Risks of Unlimited Liability

Business owners who do not protect their personal liability may be subject to four different categories of risk: business, financial, unsystematic, and systematic.

  • Financial risk occurs if the business defaults from obligations to lenders and creditors. If the business itself cannot meet these obligations, the business owner is responsible.
  • Business risk occurs if the business does not generate the cash flow to meet its operating expenses. If vendors and service providers cannot be paid, the owner must close the business.
  • Systematic risk is the risk for all business owners in a down economy.
  • Unsystematic risk is the industry-specific risk for business owners in an economic downturn.

Common Business Liabilities

A liability is any financial obligation of your business. Some of the most common business liabilities for which an owner can find him or herself personally responsible include:

  • Loans, mortgages, and other types of debt
  • Income tax and other taxes payable
  • Employee wages and salaries
  • Prepayments and deposits
  • Personal injuries that occur on the business property
  • Employee injury that results from lack of safety training or neglect of safety regulations
  • Injury caused by a defective product
  • Violation of wage laws
  • Malpractice and other forms of negligence
  • False advertising
  • Leaking customer or employee data
  • Environmental damage
  • Negligence of local zoning laws
  • Violation of intellectual property laws

If your business is sued, it doesn't necessarily mean you will be found guilty. It's important to retain an experienced attorney who can protect your business and personal interests.

The Role of Business Structure

Creating a separate legal entity for your small business is the first step to separating your personal liability from your business liability. If you are running a business but have not established a legal structure, you own either a sole proprietorship or general partnership by default. Although these are the most basic business structures, they do not provide legal separation. That means if your business gets sued, you are personally getting sued. Your personal property, savings, and assets can all be seized in a court judgment if you are found at fault.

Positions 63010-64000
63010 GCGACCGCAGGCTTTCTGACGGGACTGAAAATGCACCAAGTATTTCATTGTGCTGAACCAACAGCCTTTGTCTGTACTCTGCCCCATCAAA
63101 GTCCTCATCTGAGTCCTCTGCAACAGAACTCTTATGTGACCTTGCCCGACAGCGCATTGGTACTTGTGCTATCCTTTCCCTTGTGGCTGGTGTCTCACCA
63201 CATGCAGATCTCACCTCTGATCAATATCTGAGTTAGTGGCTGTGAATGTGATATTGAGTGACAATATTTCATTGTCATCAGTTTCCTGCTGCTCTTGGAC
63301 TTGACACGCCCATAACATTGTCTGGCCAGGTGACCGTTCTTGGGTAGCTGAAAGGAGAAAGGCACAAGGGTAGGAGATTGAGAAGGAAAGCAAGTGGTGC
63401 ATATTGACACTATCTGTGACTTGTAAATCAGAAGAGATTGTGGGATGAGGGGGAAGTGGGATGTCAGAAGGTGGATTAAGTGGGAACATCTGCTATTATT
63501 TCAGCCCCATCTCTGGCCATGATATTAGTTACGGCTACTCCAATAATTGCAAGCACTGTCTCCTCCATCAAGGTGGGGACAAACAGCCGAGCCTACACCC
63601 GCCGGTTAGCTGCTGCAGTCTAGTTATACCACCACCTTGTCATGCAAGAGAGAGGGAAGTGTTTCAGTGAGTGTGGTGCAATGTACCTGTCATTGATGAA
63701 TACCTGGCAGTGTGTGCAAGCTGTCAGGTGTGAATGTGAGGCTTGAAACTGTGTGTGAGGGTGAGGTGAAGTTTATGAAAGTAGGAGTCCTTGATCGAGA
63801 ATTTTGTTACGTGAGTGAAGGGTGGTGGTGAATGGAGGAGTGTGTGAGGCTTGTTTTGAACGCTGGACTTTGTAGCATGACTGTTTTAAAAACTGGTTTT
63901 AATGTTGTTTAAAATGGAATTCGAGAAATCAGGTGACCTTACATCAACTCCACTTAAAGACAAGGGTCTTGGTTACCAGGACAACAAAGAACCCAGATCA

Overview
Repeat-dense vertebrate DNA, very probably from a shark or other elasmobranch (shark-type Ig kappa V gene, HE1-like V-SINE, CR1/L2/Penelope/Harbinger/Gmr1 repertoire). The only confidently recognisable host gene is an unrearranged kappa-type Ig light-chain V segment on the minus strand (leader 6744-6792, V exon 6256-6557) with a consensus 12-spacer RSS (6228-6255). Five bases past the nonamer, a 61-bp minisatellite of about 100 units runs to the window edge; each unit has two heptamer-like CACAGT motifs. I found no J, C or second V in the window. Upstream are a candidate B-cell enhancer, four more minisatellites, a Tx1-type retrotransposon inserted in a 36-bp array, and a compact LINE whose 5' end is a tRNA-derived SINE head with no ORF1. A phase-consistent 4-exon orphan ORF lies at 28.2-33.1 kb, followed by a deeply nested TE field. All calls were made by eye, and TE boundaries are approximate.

A limited liability company (LLC) is relatively simple to establish and manage and provides limited liability, which means that you are not personally liable for business debts and obligations beyond the amount of your investment in the business. That's because an LLC is legally recognized as a separate entity.

However, even with an LLC, you can still be found personally liable for business debts if:

  • You have provided a personal guarantee for a business loan.
  • You have signed a business contract not in the name of the business, but in your own name.
  • You commit a crime in the course of running your business.
  • You injure someone in the course of business.
  • You do not maintain your LLC in good standing. This requires you to keep up with annual fees and filings as well as to keep separate accounts for your business and personal finances.

Business Liability Insurance

Purchasing this type of policy can insulate your small business from property damages or personal injury lawsuits. The exact business liability insurance you need depends on the type of company you have, so it's important to consult an insurance agent who is familiar with your industry.

The three main types of business liability policies include:

  • General liability insurance to protect against property damage, advertising claims, negligence claims, and personal injury claims. Many businesses only need general liability insurance.
  • Product liability insurance protects you if you manufacture and sell a defective product that causes injury.
  • Professional liability insurance protects against omissions, negligence, errors, and malpractice for businesses which provide a service.

Some types of professionals, such as doctors and lawyers, are required to have business insurance.

If you need help with business owner liability, you can post your legal need on UpCounsel's marketplace. UpCounsel accepts only the top 5 percent of lawyers to its site. Lawyers on UpCounsel come from law schools such as Harvard Law and Yale Law and average 14 years of legal experience, including work with or on behalf of companies like Google, Menlo Ventures, and Airbnb.